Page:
We left for Nowga, a district in western Bangladesh, six days ago. It was the drive of my life. While Bangladesh has a fairly decent national highway system, no one follows any rules or regulations. Imagine a two lane highway that travels both ways. Now add trucks, buses, gas scooters, cars, vans and rickshaws to the equation. Someone in our group joked, “Armageddon or this journey?” But, all jokes aside, we arrived safely in Kiratpur, a region of Nowga, after a twelve-hour trip of traffic jams and crazed driving.
My stay at the village reminded me of how good life is in the West. The electricity was routinely gone for more than twelve hours. There was no working fan in the room I slept in. There was no hot water. There was a sanitary latrine yet no toilet. And yet, I felt content in a less complex setting. Every morning, we visited a center meeting where we met women (about 98% of Grameen’s borrowers are women) who had seen gradual improvements in their lives — a brick house instead of a mud hut, three cows instead of a goat and a small plot of land for vegetable cultivation instead of rented land. While life in the village is difficult to quantify or qualify in Western terms, the improvement is real when compared with the state of Bangladesh a few decades ago.
In 1974, a famine hit the newly-formed Bangladesh (it had previously been known as East Pakistan) and claimed the lives of more than 500,000 people. The famine, as many historians have concluded, was a result of poor governance and economic inequality. Rice was king (and still is in Bangladesh). But now, Grameen borrowers have a few options: They engage in micro enterprises that sell products ranging from fish to groceries to tea to snacks.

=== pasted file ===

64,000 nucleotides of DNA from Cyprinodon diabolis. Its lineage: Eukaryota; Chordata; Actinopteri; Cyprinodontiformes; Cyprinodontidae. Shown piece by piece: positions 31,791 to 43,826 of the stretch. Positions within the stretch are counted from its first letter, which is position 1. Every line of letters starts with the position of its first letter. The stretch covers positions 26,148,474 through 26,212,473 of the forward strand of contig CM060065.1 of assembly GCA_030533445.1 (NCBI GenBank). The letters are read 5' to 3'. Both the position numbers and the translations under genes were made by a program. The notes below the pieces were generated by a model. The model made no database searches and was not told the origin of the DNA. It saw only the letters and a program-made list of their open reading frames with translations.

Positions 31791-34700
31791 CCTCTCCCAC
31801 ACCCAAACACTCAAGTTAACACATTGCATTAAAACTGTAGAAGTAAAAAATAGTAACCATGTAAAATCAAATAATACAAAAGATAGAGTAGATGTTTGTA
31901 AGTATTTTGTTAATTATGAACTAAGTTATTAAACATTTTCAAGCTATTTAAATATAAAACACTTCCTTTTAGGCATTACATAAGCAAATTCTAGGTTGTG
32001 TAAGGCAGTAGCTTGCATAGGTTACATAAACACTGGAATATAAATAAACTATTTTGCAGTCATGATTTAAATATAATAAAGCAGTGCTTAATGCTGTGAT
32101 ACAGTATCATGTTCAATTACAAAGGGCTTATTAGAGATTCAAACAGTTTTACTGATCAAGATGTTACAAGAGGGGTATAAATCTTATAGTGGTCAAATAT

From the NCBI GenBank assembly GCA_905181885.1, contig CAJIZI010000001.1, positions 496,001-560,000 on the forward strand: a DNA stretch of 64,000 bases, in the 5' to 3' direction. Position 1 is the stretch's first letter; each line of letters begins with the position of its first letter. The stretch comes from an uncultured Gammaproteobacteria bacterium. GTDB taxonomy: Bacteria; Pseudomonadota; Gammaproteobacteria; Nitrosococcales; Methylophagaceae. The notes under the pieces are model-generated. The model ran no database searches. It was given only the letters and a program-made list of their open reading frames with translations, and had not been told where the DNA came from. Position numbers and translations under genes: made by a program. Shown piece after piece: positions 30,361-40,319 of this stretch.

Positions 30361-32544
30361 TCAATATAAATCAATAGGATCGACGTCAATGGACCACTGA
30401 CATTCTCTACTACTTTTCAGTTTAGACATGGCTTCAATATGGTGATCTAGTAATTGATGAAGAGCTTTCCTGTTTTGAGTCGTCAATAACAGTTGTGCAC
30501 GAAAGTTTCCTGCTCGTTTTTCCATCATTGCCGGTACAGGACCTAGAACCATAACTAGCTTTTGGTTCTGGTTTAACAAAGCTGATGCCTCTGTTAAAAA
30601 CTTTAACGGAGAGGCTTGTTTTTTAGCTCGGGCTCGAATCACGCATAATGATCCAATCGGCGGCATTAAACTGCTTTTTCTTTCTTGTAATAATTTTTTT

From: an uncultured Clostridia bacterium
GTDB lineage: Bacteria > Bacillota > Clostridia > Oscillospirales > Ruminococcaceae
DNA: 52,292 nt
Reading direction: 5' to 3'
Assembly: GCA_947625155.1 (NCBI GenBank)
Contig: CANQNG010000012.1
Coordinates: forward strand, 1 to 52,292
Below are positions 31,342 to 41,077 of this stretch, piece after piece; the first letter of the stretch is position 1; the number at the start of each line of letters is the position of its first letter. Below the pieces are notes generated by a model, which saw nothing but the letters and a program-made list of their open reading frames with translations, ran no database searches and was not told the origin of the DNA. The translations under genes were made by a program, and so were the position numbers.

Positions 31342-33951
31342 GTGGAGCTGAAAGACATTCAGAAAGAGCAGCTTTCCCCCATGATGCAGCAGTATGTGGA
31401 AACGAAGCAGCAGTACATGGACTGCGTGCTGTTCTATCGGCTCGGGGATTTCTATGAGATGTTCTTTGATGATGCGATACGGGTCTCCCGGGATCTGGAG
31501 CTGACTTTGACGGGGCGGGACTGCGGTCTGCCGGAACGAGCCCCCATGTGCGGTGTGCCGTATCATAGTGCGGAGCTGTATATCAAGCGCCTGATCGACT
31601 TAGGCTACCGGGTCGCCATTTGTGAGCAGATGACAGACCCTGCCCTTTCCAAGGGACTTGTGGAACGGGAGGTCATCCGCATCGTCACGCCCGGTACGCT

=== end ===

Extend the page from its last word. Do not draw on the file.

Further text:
In my opinion, because of successful micro enterprise in many of Bangladesh’s villages — a rising industry of land cultivation, small businesses and service-oriented trades — a middle class has risen (a relative context in comparison to the village’s overall economy). A visit to some of Grameen’s long-term borrowers’ homes will reveal many luxuries: a television, a radio, sets of wooden furniture, a fridge and stable electricity. These modern luxuries should not be overlooked.
I hope to develop this theory further while I am in Bangladesh. Circumstances willing, I hope to visit another village in ten days. I will be sure to sample at least fifty storeowners and their storefronts from a microeconomic standpoint: their profitability, their luxury goods, their quality of life, etc. Perhaps I will be able to combine this data into an image of what Grameen Bank (and other microcredit programs) can do for the motivated.
I have returned to Dhaka and its internet cafes, and I will be sharing more about my journey soon!